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Berkonomics

Protect and grow your core competency.

It is a rule that early stage managers should find, protect and grow the core business, finding resources wherever possible to service that core in the form of variable expense, to be added to or shed at will as the company finds its niche and establishes a pattern of growth.

From administrative services supplied by personal assistants located in India, to designers and producers of prototypes in China, to call centers managed and located in the Philippines, there are efficient, well organized solutions for virtually every process needed by a company to surround its core.

In earlier college business administration courses, professors often touted the advantages of “vertical integration,” the process of bringing all production from raw materials through the finished product under one roof.  With the advent of worldwide seamless communication and cheaper skilled labor available through virtual relationships, that old school thinking no longer holds, even for the largest corporations capable of performing all operations in house.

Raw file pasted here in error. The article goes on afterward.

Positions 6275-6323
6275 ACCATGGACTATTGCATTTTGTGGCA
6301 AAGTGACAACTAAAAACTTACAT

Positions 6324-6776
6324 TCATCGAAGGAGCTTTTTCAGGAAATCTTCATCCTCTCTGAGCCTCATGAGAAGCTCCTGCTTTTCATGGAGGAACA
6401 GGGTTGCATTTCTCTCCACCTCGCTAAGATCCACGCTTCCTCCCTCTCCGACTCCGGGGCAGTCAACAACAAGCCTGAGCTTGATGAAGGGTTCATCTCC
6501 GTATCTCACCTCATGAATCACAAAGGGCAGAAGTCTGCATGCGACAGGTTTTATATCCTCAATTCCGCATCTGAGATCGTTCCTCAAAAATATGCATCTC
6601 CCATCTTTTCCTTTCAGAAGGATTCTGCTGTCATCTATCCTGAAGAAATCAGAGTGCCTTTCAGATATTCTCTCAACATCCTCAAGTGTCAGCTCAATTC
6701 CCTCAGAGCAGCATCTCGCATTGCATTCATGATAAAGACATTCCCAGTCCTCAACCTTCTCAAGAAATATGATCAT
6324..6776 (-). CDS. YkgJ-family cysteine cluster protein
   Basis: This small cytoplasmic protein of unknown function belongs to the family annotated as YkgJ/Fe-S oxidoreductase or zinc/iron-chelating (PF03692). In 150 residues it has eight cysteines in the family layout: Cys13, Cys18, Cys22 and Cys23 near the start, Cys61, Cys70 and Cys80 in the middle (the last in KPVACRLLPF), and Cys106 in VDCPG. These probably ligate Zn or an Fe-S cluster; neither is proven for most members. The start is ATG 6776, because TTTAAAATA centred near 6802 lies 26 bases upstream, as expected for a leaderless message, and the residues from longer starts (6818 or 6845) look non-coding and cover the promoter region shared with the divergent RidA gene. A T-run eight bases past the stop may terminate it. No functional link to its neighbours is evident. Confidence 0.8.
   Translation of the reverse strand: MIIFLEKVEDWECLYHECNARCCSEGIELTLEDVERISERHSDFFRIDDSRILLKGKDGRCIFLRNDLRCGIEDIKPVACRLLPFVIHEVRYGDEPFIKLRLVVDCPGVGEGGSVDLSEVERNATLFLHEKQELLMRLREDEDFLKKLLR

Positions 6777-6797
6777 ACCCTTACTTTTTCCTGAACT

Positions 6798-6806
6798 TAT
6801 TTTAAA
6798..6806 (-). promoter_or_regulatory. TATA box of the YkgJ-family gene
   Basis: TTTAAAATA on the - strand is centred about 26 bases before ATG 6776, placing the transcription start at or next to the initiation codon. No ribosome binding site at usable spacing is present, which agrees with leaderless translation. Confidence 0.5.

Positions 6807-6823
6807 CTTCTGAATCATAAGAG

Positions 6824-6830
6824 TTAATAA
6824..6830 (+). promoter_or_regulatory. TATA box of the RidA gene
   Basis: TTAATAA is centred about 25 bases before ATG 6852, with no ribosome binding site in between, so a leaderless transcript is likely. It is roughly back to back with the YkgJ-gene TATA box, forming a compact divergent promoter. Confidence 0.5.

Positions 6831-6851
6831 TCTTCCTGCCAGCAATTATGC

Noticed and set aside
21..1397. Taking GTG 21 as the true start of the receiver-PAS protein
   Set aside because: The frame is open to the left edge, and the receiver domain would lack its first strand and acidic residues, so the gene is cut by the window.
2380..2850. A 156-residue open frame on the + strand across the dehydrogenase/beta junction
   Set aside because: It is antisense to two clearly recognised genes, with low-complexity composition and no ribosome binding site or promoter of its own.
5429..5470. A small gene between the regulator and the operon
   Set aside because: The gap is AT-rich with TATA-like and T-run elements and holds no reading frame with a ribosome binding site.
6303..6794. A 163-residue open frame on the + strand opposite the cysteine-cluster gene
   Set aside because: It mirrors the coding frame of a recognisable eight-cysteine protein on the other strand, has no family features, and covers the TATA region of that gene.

[Email readers, continue here…] Henry Ford located his auto plant near the river so that his steel mill could cool the raw product and feed the plant across the property.  And in the 1960’s, I created a vertically integrated record manufacturing plant where raw materials came in one door and finished record albums out the door of the same building.  It was considered the most efficient possible organization at that time.  But it proved impossible to shed overhead during downturns.  Labor and downturn cash flow issues and management distractions contributed to offsetting the positive effects of such a practice.  I doubt Ford would organize his plant that way today, and neither would I.  There are far too many alternatives that serve to protect the business during downturns, give management alternatives and provide superior results when not at the core of the company’s offering.

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